• The EU, USA, China, Singapore, Taiwan, Canada, Japan and Thailand initiated consultations with India on the matter claiming that the move substantially affects them.
  • The goods covered in the complaint include telephones for cellular networks or for other wireless networks; base stations; machines for the reception, conversion and transmission or regeneration of voice, images or other data, etc.
  • Complainants’ Arguments:
    • Japan and Taiwan said that their failed consultations with India prompted them to submit the requests for panels.
    • Japan, Taiwan and the EU have argued that these products fall within the scope of the relevant tariff lines for which India has set the bound rate of 0% for its WTO schedule of commitments.
      • Bound Rates are the legally bound commitments on customs duty rates, which act as ceilings on the tariffs that member governments can set.
        • Once a rate of duty is bound, it may not be raised without compensating the affected parties
    • They held that India is applying tariffs on ITC goods falling under five tariff lines in excess of the 0% bound rate and that for some products, the applied tariff rate was as high as 20% some times.
      • Tariff Line refers to the classification codes of goods, applied by individual countries, that are longer than the 6-digit level of the Harmonized System (HS).
        • HS is a system of code numbers for identifying products. The codes are standard up to six digits. Beyond that countries can introduce national distinctions for tariffs and many other purposes.
  • India’s Stand:
    • India managed to block Japan’s first request for a panel on the grounds that the complaint undermined India’s sovereignty.
    • India also rejected the EU’s suggestion of agreeing to one consolidated panel combining complaints from all three of them and saving time and resources.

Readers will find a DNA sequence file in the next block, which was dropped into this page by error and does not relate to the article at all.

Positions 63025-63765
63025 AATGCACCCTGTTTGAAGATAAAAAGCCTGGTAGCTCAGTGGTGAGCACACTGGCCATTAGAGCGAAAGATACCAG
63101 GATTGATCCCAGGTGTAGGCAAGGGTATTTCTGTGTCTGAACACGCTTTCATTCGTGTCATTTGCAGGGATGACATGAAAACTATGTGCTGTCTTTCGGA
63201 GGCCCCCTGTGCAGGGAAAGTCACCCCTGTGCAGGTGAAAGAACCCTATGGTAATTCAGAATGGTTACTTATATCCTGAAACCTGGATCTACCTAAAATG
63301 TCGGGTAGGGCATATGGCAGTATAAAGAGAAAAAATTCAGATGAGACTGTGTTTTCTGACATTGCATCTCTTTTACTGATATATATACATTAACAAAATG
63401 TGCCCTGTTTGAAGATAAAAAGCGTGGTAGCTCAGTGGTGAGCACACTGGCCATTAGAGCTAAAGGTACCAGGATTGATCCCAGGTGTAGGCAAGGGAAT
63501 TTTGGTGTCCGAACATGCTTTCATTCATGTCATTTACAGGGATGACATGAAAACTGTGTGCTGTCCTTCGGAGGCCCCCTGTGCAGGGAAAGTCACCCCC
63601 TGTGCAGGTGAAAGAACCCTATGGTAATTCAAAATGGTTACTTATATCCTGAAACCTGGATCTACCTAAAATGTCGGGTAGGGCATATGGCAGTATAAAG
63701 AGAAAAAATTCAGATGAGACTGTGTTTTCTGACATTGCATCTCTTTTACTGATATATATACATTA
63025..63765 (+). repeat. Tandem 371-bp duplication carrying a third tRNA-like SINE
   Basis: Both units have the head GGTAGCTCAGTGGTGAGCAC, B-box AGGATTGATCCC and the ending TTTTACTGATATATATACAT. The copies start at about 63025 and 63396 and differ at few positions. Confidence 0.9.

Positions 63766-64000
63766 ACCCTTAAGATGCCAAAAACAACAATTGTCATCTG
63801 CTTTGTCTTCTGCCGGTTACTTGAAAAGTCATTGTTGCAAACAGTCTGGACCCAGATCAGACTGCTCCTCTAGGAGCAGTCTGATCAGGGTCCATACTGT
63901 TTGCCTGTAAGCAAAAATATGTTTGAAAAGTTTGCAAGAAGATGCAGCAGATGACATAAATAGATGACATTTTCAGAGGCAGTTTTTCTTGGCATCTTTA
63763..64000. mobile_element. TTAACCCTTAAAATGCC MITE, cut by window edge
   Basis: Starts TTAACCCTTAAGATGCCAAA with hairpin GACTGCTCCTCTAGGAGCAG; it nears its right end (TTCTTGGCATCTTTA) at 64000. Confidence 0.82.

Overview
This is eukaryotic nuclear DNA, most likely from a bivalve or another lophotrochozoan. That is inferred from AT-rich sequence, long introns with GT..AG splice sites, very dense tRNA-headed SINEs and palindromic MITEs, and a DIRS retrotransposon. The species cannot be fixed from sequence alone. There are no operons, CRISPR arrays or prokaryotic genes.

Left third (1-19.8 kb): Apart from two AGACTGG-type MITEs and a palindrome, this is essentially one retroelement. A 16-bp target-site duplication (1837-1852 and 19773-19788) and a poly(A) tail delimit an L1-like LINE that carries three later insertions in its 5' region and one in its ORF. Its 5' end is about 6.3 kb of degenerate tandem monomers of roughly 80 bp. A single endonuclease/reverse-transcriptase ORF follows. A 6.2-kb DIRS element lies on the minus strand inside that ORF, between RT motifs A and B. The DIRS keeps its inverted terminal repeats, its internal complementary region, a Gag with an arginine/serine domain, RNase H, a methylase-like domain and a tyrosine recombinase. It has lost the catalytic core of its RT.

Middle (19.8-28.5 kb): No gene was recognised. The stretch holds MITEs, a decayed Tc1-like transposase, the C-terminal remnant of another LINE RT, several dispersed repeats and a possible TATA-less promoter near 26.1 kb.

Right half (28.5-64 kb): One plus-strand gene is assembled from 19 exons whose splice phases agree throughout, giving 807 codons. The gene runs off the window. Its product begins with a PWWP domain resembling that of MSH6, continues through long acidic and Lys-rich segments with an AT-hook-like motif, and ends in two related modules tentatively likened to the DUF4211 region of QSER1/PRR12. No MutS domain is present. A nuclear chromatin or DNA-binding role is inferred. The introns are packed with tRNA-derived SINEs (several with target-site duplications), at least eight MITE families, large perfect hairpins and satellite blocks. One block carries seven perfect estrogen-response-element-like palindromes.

• India argued that all three complainants are seeking to get the country to take on commitments under the Information Technology Agreement-II (ITA-II) which it never agreed to.

Information Technology Agreement

  • It is a plurilateral agreement enforced by the WTO and concluded by 29 participants in the Ministerial Declaration on Trade in Information Technology Products at Singapore in 1996.
  • It entered into force on 1st July 1997.
  • It seeks to accelerate and deepen the reduction of trade barriers for the critically important ICT industry.
  • Currently, the number of participants has grown to 82, representing about 97% of world trade in IT products.
  • India is a signatory.

Information Technology Agreement-II

  • Few developed countries proposed to broaden the scope and coverage of the ITA.
  • At the Nairobi Ministerial Conference in December 2015, over 50 members concluded the expansion of the Agreement, which now covers an additional 201 products valued at over USD 1.3 trillion per year.
  • Its aim was to increase the coverage of IT products on which customs duty would be bound at zero, addressing non-tariff measures and expanding the number of signatory countries to include countries such as Argentina, Brazil and South Africa.
  • India has decided not to participate in this for the time being because India’s experience with the ITA-I has been most discouraging, which almost wiped out the IT industry from India.
    • The real gainer from that agreement has been China which raised its global market share from 2% to 14% between 2000-2011. China is a significant exporter of ICT goods.